THE place of the Athenian Constitution in the encyclopedia of Aristotle's writings is known to us from the concluding paragraph of the Nicomachean Ethics. That work forms the first volume of a treatise on the welfare of man as a social being, of which the Politics forms the second volume; and at the end of the former ( N.E. x. ix. 21, 23) a prefatory outline of the latter is given, in which occur the phrases 'the collections of constitutions,' 'the collected constitutions'; it is stated that on these will be based that division of the Politics (i.e. Books III.-VI.) which will deal with the stability of states in general and of the various special forms of constitution, and with the causes of good and bad government.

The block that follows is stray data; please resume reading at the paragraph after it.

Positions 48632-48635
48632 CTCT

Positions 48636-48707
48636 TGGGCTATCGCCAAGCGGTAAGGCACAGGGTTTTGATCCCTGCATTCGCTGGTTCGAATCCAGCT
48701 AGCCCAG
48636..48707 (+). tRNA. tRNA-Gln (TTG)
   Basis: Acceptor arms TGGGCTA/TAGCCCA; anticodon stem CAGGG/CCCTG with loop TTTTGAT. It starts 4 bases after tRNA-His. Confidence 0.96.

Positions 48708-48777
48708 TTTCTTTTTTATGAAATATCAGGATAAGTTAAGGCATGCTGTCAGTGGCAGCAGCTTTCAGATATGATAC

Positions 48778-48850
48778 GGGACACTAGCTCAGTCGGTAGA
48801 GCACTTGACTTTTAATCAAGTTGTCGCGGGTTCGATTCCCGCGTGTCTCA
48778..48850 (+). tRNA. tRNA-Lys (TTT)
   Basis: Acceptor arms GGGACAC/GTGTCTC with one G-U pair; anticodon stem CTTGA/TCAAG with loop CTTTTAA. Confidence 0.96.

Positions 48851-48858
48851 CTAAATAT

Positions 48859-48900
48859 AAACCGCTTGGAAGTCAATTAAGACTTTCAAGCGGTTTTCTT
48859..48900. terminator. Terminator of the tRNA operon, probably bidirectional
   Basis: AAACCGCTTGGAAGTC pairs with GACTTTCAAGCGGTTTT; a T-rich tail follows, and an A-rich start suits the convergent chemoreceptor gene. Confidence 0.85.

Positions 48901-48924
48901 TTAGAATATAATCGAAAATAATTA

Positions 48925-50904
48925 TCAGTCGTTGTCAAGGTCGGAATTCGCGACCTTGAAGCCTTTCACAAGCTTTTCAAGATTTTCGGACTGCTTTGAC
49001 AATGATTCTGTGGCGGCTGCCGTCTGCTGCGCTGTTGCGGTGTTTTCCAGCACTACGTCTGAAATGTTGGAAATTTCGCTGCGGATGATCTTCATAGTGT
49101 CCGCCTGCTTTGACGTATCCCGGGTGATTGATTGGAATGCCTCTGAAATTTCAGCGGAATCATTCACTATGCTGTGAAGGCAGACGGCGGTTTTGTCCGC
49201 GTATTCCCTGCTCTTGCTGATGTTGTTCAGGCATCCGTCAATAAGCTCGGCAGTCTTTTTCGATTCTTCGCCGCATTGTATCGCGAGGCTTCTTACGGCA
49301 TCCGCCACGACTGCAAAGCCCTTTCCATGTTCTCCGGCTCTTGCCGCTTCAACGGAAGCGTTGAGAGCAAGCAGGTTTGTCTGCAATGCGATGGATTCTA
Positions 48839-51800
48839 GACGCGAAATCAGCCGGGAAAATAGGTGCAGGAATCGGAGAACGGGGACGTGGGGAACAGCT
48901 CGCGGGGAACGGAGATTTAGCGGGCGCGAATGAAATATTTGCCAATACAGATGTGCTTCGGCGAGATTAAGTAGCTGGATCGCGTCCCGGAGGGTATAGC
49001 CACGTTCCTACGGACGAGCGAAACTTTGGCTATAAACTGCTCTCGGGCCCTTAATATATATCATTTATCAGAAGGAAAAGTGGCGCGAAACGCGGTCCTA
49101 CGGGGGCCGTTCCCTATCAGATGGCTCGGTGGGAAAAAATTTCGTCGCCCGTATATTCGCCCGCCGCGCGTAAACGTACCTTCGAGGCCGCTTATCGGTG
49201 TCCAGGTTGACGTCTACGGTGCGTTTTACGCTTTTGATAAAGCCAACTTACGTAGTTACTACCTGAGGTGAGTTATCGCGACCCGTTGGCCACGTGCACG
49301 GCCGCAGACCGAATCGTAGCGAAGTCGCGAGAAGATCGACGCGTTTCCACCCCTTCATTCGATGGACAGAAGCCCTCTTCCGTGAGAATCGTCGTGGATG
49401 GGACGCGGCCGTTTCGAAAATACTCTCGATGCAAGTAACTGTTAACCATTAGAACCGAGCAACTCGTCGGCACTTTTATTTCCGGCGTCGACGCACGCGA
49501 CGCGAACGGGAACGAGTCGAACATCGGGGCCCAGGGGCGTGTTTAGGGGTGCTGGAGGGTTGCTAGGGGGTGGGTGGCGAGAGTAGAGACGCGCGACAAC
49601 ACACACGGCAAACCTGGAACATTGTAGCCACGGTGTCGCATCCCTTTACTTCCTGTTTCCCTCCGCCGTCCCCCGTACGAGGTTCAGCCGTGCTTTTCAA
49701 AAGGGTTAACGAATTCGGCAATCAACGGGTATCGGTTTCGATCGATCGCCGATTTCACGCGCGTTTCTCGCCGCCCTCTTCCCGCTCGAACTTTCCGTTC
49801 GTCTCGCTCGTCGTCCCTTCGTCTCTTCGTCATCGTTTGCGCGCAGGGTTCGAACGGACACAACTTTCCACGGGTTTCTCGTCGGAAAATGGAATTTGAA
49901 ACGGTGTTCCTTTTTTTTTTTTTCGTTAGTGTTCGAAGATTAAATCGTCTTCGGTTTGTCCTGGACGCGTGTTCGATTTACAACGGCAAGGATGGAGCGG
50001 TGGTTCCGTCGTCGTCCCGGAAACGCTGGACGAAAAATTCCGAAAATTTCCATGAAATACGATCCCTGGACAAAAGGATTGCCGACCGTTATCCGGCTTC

These treatises are said in ancient lists of Aristotle's writings to have been a hundred and fifty-eight in number. Each no doubt consisted, like the volume before us, of a constitutional history of the state in question followed by a description of its constitution at the time of writing. They are frequently spoken of as the work of Aristotle, but he may well have employed the aid of pupils in their compilation. They were not preserved through the Middle Ages in the Aristotelian Corpus, and until fifty years ago